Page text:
Where the clearly erroneous standard is generally applicable to appellate review of factual findings, a trial court’s initial determination that a witness is qualified to testify as an expert is reviewed under that standard. A trial court’s findings based on expert testimony are also covered by the clearly erroneous standard.
In Kanter v. Comm’r, 590 F.3d 410 (7th Cir. 2009), a central question the appellate court asked is whether the Tax Court committed clear error when it failed to accord the original findings of fact, credibility of witnesses and conclusions of a Special Trial Judge (STJ) the due deference required under the law. This suggests that review in the court of appeals should proceed through the lens of the question whether the Tax Court gave proper deference to the STJ’s findings. The court further stated that to that end, the Supreme Court has noted that the publication of the STJ’s findings equipped taxpayers to argue to an appellate court that the Tax Court failed to give the special trial judge’s findings the measure of respect required by U.S. Tax Ct. R. 183. In the final analysis, this approach takes the appellate court to the same point: the STJ’s findings are the ones reviewed for clear error, not those of the Tax Court.
Where findings of fact are generally subject to the clearly erroneous standard of appellate review, the standard applies to inferences drawn from undisputed or stipulated facts. In TradeArbed Inc. v. Western Bulk Carriers K/S, 2010 U.S. App. LEXIS 1755 (5th Cir. La. Jan. 26, 2010), the court stated that the bench-trial fact findings, whether based on oral or other evidence, must not be set aside unless clearly erroneous. Fed. R. Civ. P. 52(a)(6). Restated, this standard is applied even though the district court made no credibility determinations based on oral testimony and based them only on documentary evidence or inferences from other facts.
It is the task of the trial court as a trier of fact to judge credibility, resolve conflicts in testimony, assess the weight to be given the evidence, and determine the factual content of ambiguous testimony. In United States v. United States Gypsum Co., 333 U.S. 364 (U.S. 1948), the court stated that findings of fact in actions tried without a jury shall not be set aside unless clearly erroneous, and due regard shall be given to the opportunity of the trial court to judge of the credibility of the witnesses. Where the trial court prejudges the credibility of witnesses, rejects that credibility as insufficient to sustain the plaintiff’s burden, and excludes the witnesses’ testimony, the court’s findings are not entitled to the protection of the clearly erroneous standard. Under the clearly erroneous standard, findings of fact prepared by counsel and adopted by the trial court are subject to greater scrutiny than those authored by the trial judge. Adopted findings are entitled to no less weight than other findings.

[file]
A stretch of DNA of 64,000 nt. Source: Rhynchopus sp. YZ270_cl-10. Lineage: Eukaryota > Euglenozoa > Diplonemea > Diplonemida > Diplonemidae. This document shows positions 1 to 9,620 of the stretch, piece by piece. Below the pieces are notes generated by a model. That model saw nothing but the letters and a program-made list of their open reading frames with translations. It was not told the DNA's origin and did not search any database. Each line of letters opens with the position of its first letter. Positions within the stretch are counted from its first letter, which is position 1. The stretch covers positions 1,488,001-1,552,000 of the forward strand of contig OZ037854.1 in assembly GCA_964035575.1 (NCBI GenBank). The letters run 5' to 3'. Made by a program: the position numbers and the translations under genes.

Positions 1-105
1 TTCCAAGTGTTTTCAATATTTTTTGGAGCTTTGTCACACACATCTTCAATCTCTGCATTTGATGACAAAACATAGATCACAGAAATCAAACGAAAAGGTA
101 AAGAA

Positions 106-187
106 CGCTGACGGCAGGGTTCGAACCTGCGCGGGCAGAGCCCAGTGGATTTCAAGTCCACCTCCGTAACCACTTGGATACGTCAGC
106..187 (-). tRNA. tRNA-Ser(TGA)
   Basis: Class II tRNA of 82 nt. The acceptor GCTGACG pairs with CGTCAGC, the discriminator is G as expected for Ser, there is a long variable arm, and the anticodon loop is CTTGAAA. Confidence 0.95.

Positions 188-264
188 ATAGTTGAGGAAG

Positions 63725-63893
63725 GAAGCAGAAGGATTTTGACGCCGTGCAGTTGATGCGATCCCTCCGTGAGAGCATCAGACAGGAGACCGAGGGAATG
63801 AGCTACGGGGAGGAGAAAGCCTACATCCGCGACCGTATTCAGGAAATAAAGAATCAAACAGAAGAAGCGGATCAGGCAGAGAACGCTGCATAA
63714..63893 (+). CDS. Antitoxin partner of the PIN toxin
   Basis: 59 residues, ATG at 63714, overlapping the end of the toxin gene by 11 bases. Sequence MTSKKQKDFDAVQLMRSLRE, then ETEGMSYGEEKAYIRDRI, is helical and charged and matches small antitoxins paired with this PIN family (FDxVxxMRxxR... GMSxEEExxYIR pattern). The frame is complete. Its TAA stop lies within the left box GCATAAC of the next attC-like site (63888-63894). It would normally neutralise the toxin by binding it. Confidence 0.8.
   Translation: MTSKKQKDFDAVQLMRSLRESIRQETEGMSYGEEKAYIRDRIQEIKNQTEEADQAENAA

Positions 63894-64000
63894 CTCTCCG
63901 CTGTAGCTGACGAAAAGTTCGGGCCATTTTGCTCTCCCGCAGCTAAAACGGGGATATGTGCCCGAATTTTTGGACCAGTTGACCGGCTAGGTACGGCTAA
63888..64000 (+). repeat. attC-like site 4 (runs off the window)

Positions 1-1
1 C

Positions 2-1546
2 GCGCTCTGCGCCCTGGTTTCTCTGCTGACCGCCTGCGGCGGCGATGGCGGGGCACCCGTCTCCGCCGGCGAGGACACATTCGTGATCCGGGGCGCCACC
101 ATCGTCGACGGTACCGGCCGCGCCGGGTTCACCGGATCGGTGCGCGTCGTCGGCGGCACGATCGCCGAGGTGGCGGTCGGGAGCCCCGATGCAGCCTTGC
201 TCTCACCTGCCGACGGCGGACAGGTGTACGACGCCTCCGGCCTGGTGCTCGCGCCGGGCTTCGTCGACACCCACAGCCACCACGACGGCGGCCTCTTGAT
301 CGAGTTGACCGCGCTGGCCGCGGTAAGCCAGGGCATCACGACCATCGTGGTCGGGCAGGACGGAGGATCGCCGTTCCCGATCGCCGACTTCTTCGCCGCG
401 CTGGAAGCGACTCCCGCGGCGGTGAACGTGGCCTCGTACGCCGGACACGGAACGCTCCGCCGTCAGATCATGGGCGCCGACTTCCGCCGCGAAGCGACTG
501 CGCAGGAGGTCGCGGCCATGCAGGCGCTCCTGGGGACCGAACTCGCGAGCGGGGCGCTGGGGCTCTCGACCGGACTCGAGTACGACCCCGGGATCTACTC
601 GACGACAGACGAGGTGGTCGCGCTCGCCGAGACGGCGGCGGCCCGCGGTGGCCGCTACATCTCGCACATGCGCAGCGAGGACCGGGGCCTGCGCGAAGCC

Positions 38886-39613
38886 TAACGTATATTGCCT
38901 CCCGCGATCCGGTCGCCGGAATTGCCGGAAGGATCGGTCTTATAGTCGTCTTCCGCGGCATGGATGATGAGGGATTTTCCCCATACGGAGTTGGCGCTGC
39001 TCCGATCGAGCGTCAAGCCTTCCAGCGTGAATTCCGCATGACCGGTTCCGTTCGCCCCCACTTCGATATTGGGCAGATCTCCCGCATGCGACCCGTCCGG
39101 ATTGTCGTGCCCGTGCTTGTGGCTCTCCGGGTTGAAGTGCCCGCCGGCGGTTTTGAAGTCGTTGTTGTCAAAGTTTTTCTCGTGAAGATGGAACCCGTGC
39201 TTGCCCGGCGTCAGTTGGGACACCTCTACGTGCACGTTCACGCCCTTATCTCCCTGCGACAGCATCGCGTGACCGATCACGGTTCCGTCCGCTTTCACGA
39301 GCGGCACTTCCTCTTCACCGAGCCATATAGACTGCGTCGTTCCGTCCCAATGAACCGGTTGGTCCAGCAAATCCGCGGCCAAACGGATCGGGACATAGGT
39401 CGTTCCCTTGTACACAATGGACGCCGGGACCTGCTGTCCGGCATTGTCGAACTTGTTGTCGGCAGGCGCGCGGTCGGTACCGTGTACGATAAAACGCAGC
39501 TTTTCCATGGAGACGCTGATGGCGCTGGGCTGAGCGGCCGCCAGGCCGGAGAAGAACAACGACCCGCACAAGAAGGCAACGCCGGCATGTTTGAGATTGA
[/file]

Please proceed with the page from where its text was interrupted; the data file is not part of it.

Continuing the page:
The clearly erroneous standard applies to appellate review of ultimate and subsidiary facts and therefore, a federal court of appeals is not free to adopt a standard of review other than the clearly erroneous standard merely because the result in a case turns on a factual finding.
Although most of the courts take the view that mixed questions of fact and law do not come under the clearly erroneous standard of review, some consider that a mixed question of law and fact is subject to appellate review under the clearly erroneous standard. In Umholtz v. Brady, 169 B.R. 569 (E.D.N.C. 1993), the court stated that “in reviewing a bankruptcy court’s decision, a district court applies the same standards of review as those governing appellate review in other cases. In general, an appeal from the bankruptcy court only involves two standards of review: as to findings of fact, a district court must proceed under a clearly erroneous standard of review, as to conclusions of law, a de novo standard of review is appropriate. Although it is clear that the bankruptcy court’s holding as to the existence of a fiduciary duty is a conclusion of law subject to the de novo standard of review, a finding by that court of a breach of that duty is a mixed question of law and fact. The interpretation of a contract and the determination as to its breach are a mixed question of fact and law. In general, factual findings as to what the parties said or did are reviewed under the clearly erroneous standard while principles of contract interpretation applied to the facts are reviewed de novo. An appeals court will apply this same reasoning to a breach of fiduciary duty case, and accordingly will review factual findings as to what the parties said or did under a clearly erroneous standard and will review the legal principles the bankruptcy court applied to those facts under a de novo standard.”